The Hayes Zoo
- to know God and use our entire lives in service to Him.
- to stand in the gap through prayer, giving and service to viable ministries in Latin America.
- to be transparent helpers of fellow brothers and sisters in Christ, using our resources and skills that through the Holy Spirit, we might encourage and equip those who have less.
- to share a living perspective from Latin America to our churches, friends and family in the states and beyond.
Thursday, August 7, 2008
So this event - I was browsing through the pictures on the camera card checking for pictures of the visiting teams that were here, the campana that Alan worked at, and the VBS programs that we did. Hmmmm.....seems that I'm STILL just as bad about taking pictures as I was when my children were babies. BUT, every cloud has a silver lining and I found pictures of SOME thing that I took thinking about a blog update. So........without further ado....
Grocery shopping is an event here. I will admit I now see the adventure and sometimes even pleasure of shopping for our food whereas before - well, to put it mildly it was a pain. There are about 120 little grocery stores you could shop including the neighborhood tiendas but really only about 4 'big' stores. (Each one of these 'big' stores would've fit in the downstairs of my house back in WA just to give you an idea of the size I'm talking about.)
Here is a picture of my recent score - one flea market, one regular grocery store, and another because the other one didn't have 'it'. $331.41 - pesos that is. :) About $30 American. This trip only took about 1/2 a day all told.
You shop for your fruit and veggies in one section, then move on to the meat department. Here's where you get your cuts of meat, cheeses, and eggs if you'd like. Sometimes the butter is in there but not always. Then you can go to the aisles in said store to get basics like flour, beans, rice, ect....Honestly, for those items we go to a different store. Isstee stocks more of your dry goods type things. Laundry soap, cat food, dried beans, sugars, cereals and such.
The other thing that has taken me a while to get used to is the fact that sometimes you see it, sometimes you don't. It's a bit like Costco. I know you know what I mean when I say that. This is why there are times when our family walks out of Isstee with 6 boxes of Cheerios. We KNOW they won't been there again for 4 months. Yes, we're weird, and everyone knows it.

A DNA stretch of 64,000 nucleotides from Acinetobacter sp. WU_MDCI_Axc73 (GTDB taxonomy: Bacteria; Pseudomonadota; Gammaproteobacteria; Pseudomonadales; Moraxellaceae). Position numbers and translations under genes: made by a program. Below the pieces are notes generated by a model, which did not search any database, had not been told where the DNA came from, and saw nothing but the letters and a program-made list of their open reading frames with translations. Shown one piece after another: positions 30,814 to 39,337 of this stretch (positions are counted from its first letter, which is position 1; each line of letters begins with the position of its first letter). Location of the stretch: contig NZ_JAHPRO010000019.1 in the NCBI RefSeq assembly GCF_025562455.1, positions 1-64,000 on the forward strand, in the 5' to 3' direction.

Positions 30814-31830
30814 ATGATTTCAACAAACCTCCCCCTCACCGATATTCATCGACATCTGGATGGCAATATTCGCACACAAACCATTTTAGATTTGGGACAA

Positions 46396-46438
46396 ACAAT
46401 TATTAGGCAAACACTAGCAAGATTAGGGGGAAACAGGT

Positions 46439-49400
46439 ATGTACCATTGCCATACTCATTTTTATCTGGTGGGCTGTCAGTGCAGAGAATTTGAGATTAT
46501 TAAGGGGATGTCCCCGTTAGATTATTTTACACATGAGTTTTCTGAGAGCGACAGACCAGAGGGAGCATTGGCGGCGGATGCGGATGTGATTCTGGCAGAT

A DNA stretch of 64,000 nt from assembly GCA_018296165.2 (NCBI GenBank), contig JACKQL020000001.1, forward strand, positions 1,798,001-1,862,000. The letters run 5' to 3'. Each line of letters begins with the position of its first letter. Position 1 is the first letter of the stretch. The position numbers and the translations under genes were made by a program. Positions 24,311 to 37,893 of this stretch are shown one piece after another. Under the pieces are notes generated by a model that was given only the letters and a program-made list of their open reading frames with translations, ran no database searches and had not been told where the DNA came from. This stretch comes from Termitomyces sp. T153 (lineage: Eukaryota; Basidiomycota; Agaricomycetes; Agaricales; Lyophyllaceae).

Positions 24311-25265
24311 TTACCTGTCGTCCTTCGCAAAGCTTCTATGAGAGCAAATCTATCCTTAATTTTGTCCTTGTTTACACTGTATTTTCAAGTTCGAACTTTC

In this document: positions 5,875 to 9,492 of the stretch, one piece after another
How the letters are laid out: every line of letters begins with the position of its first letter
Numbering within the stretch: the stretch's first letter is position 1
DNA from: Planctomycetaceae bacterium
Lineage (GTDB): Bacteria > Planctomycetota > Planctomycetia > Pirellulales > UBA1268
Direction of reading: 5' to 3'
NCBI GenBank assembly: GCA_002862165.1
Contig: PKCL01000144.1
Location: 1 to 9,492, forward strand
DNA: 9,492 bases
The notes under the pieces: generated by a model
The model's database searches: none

I am so thankful though that now we live within walking distance to one of those main stores. So every couple of days the girls and I will grab my canvas Sonlight book (now grocery) bags and hand in hand walk to the store. We do eat 99% Mexican so we are right at home handling the veggies, commenting on the quality, and queing up to get things weighed and priced. I now can even yell out what cuts of meat or cheese I want over the heads of those in front of me and they understand me. :) I still prefere to shop when it's not rush hour though. (9am- 12pm or 3pm-4pm)
WHY do we shop every couple of days???? Well.........this is our fridge. Yep, that bitty thing. It was actually given to us by our good friends in Las Cruces who have taught us the skill of dumpster diving. Yes, you heard me. They do it at the end of each semester by the college and egads....lots of stuff. They had two fridges when we were up there last year and gave us our pick. It works really well. Alan built the underneath table for me and now that we live where we're not invested with mice, I can store some of my veggies and non-perishables in it. I don't throw out much food anymore I'll say that! :) Smaller is working beautifully for us!
So - I don't actually hate grocery shopping anymore. We talk about it as an adventure. Practice, practice, practice. :) Off to eat our chicken nuggets. Alan just couldn't resist them in the meat counter.